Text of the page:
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Sunday, 22 January 2017

Scuba Diving from a Boat- 4 Tips to make boat diving easier

scuba divers diving from a hard boat in ProtarasMost of the scuba diving here in Protaras, Cyprus, is done from land but with the Zenobia wreck just down the road and the new wrecks and reefs being sunk, there are more and more opportunities to go Boat Diving.

Whether you are diving from a RIB or from a Hard Boat, here are 4 tips that will help you to enjoy your Boat Diving fully.



1. Arrive at the Harbour and/or Dive Centre Early.


Don't let that person that turns up late, keeping a whole boat full of people waiting, be you!

Getting to the Dive Centre early gives you ample time to fill in any paperwork you may need to do and sort out your equipment ready for the dive. 

There is nothing worse than having to rush to gather your diving equipment or assembling it too fast. This is usually where mistakes happen and things get forgotten. Make sure you can take your time and get it right!

Equally, arriving early at the Harbour will allow you to take your time loading the gear onto the boat and means that hopefully, you won't arrive at the Dive Site, which has taken 30 minutes to sail to, while your weights are still sitting patiently on the Harbour wall!

2. Be Aware of Limited Space on a Boat


Lots of divers on a busy dive boatIt is pretty self explanatory but when you are on  a dive boat, there is only a certain amount of space for all the divers and a whole heap of diving equipment.

On Larger Boats, we usually try to keep all our dive equipment in a dive bag or box, so it all stays together and doesn't impinge on the space of our fellow divers.

On a RIB, this is not quite so easy and protocol can vary, so listen to your dive guide and/or skipper and they will let you know how best to arrange your gear to optimise space and minimise gear getting lost.

3. Remember your Non-Diving Essentials


If you are simply heading out for a single dive on a RIB, chances are your Diving Equipment will already be set up, you will be wearing your wetsuit/drysuit already and you don't have to worry  about too much else other than fins, masks, weights and dive computers.

However, if you are on a hard boat for a full day excursion, you may also need to consider those things that you will need  when you are not in the water.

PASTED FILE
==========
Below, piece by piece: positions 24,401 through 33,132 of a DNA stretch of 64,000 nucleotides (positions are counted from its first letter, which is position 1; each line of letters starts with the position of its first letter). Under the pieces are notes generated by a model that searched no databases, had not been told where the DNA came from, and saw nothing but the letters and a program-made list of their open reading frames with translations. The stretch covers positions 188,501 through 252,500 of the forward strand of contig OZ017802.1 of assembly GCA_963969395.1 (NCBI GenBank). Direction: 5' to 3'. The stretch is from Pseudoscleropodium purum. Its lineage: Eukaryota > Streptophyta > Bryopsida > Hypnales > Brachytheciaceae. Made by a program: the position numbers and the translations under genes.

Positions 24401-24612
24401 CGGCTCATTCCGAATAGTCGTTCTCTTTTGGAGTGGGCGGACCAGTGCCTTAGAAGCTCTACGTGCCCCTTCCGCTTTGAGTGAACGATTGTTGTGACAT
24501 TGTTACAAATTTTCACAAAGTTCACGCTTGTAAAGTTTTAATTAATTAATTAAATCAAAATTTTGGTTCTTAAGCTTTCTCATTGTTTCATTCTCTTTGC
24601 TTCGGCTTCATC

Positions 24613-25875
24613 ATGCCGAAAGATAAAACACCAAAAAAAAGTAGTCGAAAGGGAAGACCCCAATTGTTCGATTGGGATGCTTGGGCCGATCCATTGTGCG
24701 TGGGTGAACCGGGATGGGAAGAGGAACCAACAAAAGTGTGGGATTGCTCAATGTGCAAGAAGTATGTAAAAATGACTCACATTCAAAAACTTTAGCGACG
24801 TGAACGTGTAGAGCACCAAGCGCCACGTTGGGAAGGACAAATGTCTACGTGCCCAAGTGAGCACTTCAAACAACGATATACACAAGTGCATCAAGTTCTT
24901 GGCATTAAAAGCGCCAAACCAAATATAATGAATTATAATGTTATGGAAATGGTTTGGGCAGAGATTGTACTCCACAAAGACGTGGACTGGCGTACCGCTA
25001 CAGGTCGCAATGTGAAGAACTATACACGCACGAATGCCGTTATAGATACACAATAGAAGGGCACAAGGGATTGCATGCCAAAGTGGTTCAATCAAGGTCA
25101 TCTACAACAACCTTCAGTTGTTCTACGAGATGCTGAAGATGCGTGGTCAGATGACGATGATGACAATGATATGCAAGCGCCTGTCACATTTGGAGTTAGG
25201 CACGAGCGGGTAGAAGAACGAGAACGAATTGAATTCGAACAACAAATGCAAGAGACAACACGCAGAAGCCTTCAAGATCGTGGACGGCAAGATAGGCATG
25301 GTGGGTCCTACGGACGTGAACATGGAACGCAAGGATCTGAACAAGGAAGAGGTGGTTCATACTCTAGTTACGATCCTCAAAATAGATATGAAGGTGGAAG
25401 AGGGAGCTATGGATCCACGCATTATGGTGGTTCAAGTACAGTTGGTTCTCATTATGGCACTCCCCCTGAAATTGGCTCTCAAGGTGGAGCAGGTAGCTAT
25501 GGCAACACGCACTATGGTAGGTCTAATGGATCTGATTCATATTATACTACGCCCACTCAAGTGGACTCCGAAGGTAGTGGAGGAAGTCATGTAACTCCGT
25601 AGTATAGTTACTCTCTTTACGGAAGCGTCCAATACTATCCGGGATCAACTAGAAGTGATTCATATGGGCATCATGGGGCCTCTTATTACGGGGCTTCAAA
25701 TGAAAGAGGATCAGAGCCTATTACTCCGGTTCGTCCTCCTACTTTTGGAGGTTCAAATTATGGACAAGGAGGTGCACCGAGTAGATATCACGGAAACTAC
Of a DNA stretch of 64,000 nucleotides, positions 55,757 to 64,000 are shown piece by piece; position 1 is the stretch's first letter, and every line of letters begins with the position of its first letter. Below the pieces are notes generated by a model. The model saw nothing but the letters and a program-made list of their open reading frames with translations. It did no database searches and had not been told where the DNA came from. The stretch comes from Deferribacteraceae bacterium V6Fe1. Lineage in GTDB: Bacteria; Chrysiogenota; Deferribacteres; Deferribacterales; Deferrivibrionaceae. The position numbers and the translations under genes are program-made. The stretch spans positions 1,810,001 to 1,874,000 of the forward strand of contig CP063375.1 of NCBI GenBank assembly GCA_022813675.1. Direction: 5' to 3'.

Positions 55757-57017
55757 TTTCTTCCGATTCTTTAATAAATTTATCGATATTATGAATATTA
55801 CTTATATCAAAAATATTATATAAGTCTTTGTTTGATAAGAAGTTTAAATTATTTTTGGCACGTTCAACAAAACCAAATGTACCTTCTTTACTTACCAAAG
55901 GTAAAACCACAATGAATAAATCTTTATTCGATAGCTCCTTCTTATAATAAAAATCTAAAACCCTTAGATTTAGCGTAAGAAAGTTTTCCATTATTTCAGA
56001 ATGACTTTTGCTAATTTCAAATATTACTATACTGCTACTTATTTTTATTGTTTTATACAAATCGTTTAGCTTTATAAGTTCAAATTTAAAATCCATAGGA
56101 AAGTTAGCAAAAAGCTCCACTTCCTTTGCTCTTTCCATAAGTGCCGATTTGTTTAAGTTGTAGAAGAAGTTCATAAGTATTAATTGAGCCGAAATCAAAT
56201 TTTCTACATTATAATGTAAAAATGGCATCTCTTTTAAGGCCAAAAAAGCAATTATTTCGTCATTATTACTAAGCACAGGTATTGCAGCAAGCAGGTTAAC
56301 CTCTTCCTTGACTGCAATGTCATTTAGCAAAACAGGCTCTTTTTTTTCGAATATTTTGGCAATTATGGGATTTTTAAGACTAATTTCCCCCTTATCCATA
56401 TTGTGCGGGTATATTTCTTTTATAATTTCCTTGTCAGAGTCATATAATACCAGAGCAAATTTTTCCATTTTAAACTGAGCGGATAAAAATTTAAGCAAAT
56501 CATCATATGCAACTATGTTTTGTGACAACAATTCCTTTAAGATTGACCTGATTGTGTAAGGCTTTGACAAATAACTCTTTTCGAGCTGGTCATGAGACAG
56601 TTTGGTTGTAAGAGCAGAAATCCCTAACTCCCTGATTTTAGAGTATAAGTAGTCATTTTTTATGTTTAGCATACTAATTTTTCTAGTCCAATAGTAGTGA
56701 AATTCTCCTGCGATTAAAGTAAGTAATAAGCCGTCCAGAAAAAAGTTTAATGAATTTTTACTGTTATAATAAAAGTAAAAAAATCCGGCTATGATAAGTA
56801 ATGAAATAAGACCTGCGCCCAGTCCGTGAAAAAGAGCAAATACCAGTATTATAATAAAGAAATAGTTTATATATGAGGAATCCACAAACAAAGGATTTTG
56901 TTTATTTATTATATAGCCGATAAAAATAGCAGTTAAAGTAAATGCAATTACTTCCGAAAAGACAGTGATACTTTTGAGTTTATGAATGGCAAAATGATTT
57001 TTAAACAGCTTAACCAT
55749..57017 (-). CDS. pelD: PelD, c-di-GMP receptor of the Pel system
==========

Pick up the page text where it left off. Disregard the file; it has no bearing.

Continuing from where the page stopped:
diver on a dive boat in his warm dry clothesWhen there is no dry area on the boat, you may wish to consider bringing your own dry bag to keep warm clothes (or just dry clothes) in. This also comes in handy for your mobile phone or tablet to prevent water damage.

Other items that could be invaluable are: 

Water for hydration, which is so important when scuba diving, particularly in warmer climes like here in Cyprus.

Snacks to keep you going, especially if the boat doesn't provide food for you and you are making multiple dives. Scuba Diving uses a lot more calories than you might think!

Of course, there is that all important Sun Cream, which will help prevent the most common injury amongst divers: Sunburn.

Even if it is an overcast day, you will want to either cover up or slather on the sun cream (preferably one that is Marine Friendly).

Finally, a little cash for snacks, drinks and tips is often useful.


4. Listen to the Dive/Boat Briefing


Even if you have heard briefings like them a thousand times before, always pay attention to the brief that your dive guide and/or Boat Skipper gives when you get on the boat.

Local rules and regulations and individual boat protocols can be different from boat to boat all over the world, so show some courtesy and listen to what you are being told, it makes life easier for the crew, for the dive guides, other divers and of course, for you too.

There is nothing too tricky about diving from a boat but, as with all kinds of Scuba Diving, having a little time to prepare and paying attention to the procedures used each time will mean you can sail through those Boat Dives.